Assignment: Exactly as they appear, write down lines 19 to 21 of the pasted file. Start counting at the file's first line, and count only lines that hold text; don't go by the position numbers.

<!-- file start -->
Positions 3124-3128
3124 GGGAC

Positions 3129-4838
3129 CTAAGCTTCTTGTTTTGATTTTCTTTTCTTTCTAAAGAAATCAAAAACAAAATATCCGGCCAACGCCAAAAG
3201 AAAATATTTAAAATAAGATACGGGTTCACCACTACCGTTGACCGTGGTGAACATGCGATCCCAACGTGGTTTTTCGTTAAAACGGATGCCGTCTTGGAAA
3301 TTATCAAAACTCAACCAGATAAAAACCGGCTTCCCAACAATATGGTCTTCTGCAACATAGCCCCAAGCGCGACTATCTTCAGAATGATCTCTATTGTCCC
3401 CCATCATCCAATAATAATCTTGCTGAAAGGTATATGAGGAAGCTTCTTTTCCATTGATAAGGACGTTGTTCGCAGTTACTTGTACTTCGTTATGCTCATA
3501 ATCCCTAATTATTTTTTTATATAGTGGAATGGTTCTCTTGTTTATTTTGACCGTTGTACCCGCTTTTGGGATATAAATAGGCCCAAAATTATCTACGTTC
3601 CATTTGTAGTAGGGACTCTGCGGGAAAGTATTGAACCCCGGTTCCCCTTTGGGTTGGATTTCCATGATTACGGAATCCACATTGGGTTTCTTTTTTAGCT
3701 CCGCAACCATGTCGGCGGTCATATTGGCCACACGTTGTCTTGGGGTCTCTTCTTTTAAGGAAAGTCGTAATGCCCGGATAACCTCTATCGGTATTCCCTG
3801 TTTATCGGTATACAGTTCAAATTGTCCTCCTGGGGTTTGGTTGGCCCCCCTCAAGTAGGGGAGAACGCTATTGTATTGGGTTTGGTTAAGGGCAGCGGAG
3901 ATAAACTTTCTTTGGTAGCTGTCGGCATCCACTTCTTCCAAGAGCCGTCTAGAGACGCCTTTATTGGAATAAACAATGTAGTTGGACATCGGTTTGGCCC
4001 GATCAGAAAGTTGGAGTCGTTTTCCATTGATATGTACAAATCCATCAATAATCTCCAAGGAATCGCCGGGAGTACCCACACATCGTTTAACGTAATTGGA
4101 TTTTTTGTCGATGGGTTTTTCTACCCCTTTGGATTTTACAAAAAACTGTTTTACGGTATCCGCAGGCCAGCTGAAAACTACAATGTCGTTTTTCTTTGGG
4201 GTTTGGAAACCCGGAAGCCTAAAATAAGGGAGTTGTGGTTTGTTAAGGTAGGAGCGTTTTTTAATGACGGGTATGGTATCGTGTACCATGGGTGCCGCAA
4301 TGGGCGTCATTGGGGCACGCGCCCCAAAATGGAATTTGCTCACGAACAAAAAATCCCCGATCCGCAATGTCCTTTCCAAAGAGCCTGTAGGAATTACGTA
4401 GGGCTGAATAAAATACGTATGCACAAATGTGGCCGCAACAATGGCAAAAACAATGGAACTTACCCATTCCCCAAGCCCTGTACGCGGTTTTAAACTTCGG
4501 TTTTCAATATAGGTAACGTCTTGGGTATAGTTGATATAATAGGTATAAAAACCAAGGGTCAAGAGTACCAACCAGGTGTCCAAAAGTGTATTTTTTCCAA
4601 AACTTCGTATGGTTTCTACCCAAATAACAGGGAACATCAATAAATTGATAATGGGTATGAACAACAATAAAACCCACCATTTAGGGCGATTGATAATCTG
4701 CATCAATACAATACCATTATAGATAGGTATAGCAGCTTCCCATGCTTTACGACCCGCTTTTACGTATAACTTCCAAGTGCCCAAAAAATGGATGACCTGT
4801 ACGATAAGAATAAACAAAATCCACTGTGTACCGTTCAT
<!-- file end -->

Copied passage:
4601 AACTTCGTATGGTTTCTACCCAAATAACAGGGAACATCAATAAATTGATAATGGGTATGAACAACAATAAAACCCACCATTTAGGGCGATTGATAATCTG
4701 CATCAATACAATACCATTATAGATAGGTATAGCAGCTTCCCATGCTTTACGACCCGCTTTTACGTATAACTTCCAAGTGCCCAAAAAATGGATGACCTGT
4801 ACGATAAGAATAAACAAAATCCACTGTGTACCGTTCAT